12.FA.ENG.1101.837 English Composition 1
28 December 2012
Sign Language Starting Young
Babies being unable to communicate with their care givers has taken a toll on the babies and the care giver both. When babies cannot communicate with their care giver they cry. Crying and being fussy is a babies way of getting attention and trying to get them what they want. As well as teaching babies to sign at a young age, teachers have started using sign language in the classroom. Teachers have said that the sign language in the class rooms have made their children more active in the class room and want to participate in class (Kilburn).
Babies can understand words long before they can speak. Their motor skills develop much more rapid than their vocal skills. They may not have fine motor skills but it does not take fine motor skills to sign. Babies have the ability to learn sign language just as soon as they start to be able to wave hello or goodbye. People state the argument that babies are not smart enough, but that is not true. Babies are very intelligent and don’t just copy the signs, they actually understand the signs.
At around 5 months babies start to be able to wave hello and goodbye. That is the moment when you know that they are ready to start their signing. You shouldn’t push all the signs on to a baby at one moment but slowly introduce new signs. It will also be easier if you do signs that don’t require a lot of fine motor skills. Milk would be a good example of a sign that does not take fine motor skills. The sign for milk is taking your hand and squeezing it together just like you were milking a cow. When you introduce the sign to the baby you need to say it, do the sign, and then give it a meaning by possibly giving the baby some milk. Another good example of a non fine motor skill would be eat. The sign for eat is bringing your four fingers to your thumb and hen taking your hand to your mouth.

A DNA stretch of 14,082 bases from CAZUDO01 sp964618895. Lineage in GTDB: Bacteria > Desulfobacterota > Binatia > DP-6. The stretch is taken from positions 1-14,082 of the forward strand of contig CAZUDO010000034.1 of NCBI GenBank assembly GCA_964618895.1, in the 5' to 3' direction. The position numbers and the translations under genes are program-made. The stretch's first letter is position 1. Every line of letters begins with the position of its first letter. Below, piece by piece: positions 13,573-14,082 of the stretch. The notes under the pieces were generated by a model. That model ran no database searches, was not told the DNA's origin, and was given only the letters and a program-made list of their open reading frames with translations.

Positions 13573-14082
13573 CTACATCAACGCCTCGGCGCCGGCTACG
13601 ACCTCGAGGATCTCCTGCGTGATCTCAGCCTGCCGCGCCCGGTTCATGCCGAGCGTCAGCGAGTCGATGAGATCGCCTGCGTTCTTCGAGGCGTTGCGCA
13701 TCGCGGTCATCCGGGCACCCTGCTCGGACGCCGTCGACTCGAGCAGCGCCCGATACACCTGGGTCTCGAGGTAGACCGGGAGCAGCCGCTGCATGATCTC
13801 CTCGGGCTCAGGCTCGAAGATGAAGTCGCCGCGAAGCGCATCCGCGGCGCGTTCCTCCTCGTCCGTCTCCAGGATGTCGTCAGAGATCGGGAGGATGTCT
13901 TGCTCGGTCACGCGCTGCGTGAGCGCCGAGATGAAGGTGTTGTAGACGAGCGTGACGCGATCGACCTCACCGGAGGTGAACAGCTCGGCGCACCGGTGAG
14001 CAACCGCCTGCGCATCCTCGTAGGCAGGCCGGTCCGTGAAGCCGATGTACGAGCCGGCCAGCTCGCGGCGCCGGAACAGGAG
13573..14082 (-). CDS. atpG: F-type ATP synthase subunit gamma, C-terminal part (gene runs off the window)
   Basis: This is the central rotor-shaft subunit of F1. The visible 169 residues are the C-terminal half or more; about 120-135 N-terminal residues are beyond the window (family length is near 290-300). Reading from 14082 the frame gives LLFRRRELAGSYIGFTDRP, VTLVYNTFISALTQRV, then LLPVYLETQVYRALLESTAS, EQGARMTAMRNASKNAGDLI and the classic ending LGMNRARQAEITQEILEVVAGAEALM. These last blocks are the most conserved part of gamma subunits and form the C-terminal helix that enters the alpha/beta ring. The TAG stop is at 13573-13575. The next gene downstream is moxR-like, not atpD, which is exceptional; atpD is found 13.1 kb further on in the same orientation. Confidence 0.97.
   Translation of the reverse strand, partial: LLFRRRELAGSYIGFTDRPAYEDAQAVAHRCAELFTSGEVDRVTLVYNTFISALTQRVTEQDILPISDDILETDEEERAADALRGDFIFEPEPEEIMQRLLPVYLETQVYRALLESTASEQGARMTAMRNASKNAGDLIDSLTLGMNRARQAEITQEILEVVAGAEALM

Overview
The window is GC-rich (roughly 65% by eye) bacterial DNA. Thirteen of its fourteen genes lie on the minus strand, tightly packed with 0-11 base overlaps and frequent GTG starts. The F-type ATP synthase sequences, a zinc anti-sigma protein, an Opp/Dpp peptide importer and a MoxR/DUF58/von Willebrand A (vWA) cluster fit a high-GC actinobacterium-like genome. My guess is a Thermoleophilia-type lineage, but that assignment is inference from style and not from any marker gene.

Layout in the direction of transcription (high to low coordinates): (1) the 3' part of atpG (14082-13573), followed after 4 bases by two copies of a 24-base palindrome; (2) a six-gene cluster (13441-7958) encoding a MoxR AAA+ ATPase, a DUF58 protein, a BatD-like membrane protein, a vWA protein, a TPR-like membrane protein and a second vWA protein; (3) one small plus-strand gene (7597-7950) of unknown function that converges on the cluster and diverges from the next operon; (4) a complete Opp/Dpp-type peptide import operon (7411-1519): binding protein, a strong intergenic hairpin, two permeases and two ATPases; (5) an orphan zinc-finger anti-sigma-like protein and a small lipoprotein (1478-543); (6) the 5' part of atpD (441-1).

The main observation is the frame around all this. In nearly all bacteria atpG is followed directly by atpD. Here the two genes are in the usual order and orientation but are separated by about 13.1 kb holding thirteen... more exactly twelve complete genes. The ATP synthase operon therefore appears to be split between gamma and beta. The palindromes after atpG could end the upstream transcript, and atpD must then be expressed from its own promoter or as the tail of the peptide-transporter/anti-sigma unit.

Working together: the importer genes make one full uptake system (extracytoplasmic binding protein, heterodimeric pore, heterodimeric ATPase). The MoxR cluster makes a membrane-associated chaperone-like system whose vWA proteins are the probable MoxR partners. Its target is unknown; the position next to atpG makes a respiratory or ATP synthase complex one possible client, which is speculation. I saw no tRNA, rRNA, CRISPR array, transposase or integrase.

Some people argue that a...